Friday, December 30, 2011

More on Scaley Leg.

A few days ago we picked up another drum of used cooking oil.  This one is full so 20litres.  That should do a few legs!

We still have a little bit of the other oil left but will soon need more so figure it's best to have it here ready for dipping the chooks legs in.  It makes me feel like a better chook mummy when I think I am helping them by using the oil to smother any mites not killed by the potion.  My hands end up soft, and slimey afterwards so you'd think it is softening the legs as well.
These yellow legs are in better condition than the grey legs below but they are looking better than they were a month ago.  The black on the yellow legs is dirt that has stuck to them because of the oil.
It's a messy job and the oil gets on me as well as on the feathers of the chooks.  I have a few Mixedbreed birds that are a light colour, a lavender Aracauna and a white Aracauna.   I need to look closely now to tell who is who as they are all the same dirty grey colour.  The black Aracauna looks the same, still black.
I was wondering if I should give them a bath but decided against it.  I'm not that good of a chook mummy!

I have planted some more Wormwood (Artemesia) cuttings.  I don't know if this will help much with the mites but it is supposed to be good for ridding chooks of worms in the gut and seeing as I have the plants here anyway it's not going to hurt to have more around and in the pens.

The chookhouses are cleaned out regularly and Lime and Diatomatious Earth is sprinkled around them.  I sprinkle DE onto the mulchpit.  I feed them Garlic but not as much as I think I should...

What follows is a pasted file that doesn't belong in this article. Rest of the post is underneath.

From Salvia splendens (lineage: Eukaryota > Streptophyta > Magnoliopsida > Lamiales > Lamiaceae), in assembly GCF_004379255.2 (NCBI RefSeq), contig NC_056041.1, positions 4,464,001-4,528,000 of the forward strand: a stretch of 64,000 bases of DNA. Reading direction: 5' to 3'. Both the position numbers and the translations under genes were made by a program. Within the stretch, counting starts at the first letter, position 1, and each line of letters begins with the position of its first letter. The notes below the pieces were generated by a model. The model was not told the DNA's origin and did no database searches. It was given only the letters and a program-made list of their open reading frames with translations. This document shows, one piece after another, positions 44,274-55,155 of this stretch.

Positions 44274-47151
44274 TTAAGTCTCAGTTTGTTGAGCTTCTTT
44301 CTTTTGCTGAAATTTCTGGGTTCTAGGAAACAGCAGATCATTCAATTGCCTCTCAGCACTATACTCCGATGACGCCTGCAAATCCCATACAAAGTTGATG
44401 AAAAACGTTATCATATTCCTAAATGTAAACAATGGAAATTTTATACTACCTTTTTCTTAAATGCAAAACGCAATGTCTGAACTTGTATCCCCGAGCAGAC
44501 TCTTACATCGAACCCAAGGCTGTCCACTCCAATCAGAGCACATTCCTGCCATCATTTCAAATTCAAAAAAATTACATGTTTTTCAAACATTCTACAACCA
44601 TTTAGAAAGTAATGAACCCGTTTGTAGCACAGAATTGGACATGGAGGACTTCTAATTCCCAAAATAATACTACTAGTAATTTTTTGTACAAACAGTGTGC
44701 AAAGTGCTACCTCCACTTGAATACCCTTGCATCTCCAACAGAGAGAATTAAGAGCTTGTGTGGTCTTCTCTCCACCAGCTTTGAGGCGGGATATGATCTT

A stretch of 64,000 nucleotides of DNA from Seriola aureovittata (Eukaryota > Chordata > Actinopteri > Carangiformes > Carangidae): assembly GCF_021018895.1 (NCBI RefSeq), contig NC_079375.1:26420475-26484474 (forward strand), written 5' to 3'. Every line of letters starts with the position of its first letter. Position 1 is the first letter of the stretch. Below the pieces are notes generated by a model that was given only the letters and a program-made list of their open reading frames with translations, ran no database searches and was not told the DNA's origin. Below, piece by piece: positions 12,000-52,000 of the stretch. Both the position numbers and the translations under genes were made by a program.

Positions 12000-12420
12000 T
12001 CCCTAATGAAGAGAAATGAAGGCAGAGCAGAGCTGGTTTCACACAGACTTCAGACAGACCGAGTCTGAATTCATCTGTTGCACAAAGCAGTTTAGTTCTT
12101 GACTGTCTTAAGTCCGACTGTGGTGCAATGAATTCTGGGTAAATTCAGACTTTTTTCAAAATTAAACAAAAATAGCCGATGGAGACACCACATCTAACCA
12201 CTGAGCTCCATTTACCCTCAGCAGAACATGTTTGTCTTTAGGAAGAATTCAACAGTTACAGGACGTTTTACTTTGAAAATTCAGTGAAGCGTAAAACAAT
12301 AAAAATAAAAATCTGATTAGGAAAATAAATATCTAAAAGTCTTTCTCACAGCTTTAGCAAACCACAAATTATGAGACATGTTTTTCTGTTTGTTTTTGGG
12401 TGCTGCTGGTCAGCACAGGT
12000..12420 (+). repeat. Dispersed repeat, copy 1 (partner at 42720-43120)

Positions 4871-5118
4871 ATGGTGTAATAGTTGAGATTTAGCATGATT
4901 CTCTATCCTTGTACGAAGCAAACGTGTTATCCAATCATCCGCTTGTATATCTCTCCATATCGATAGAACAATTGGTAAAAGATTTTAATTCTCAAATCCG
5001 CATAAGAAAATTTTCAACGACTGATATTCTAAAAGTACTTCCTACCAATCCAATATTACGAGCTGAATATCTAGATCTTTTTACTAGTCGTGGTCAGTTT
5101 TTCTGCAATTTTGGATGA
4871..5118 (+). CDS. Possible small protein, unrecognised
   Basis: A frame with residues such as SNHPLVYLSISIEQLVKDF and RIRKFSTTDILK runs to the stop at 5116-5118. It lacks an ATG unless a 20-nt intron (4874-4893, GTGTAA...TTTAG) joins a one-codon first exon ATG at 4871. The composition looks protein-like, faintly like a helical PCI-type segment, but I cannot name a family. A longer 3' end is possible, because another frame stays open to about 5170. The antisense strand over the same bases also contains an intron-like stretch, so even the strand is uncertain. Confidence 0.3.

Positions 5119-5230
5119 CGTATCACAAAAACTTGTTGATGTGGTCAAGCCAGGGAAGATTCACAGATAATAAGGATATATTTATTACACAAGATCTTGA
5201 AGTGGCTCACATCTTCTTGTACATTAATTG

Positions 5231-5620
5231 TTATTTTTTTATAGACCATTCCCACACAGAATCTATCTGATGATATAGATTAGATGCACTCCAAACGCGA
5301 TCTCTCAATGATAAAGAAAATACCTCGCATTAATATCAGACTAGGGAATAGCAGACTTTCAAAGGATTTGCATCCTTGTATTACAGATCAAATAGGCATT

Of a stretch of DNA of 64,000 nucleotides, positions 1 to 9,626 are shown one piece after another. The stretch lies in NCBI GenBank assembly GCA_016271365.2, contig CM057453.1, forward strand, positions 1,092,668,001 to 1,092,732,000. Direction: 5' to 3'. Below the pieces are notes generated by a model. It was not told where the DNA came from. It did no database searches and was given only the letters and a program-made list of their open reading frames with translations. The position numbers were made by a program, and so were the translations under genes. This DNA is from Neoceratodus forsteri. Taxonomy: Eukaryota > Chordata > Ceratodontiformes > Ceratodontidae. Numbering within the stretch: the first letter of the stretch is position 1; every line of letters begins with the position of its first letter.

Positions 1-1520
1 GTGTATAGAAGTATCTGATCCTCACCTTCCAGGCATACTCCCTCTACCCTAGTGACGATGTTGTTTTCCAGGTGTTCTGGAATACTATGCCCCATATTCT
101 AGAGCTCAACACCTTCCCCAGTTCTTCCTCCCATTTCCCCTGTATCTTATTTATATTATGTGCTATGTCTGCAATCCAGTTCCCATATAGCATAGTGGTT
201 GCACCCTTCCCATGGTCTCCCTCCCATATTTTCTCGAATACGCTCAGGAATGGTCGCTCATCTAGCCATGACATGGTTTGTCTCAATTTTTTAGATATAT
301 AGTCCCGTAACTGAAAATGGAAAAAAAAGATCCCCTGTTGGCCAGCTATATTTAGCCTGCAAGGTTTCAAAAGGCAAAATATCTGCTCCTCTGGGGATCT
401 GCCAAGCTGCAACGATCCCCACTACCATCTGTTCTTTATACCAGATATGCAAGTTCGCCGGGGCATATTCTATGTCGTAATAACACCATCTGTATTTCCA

The legs are looking better now and I'm hoping I wont have to use the potion again but will do if I think I need to.


  1. I don't think mine have the scaley leg mite thing. How did you know? Feeding them lots of garlic might turn off their eggs for a bit. I have lime ready for the pen, but cannot remember if it must be wet afterwards. DE is used around here, too.

    Did they struggle while you were rubbing their legs down? Did you just stand them in a pan of oil? Or, did you hold them while you rubbed it on?

  2. I caught the chook, stood it in a pan of oil, rubbed the legs to make sure the tops got oil on too...Whirled her arount a bit, dunked her up and down, lifted her up and let her drain a bit then set her down to run away.
    I knew they had it as their legs were getting thick and crusty. I was told that clean legs should look a bit like a snake. A few struggled when I put their legs in the oil and tried to jump out and I had to grab them. More oil on me then. Husband held them better but dipping was quicker.

    I've never noticed any garlic taste in any eggs.


  3. Thanks we have been slack and to be honest until recently didn't even know there was anything wrong with their legs we just thought some had different legs to others :( I wonder why some get it more than others?? Anyway we REALLY need to get on top of it as we now know a couple of them are really bad.....the poor things :( :( Thanks for the tips on how to do it. How long before you saw it improving?

  4. Barb.
    Thanks. Your descriptions are hilarious. Or, at least you make me see it soooo well, and then I laugh. I have read that huge amounts of garlic will make their eggs taste different, and not in a good way. Personally, it would not bother me and I have had no experience eating garlicky eggs. Now, I am going to inspect legs, right now.

  5. Hi Barb,I feel that keeping our chooks in the same place for too long will breed disease,because when we let them loose they wonder.All animals including us have problems in confinement

  6. I sprout organic wheatgrass for my chooks and that gives them a powerful immune system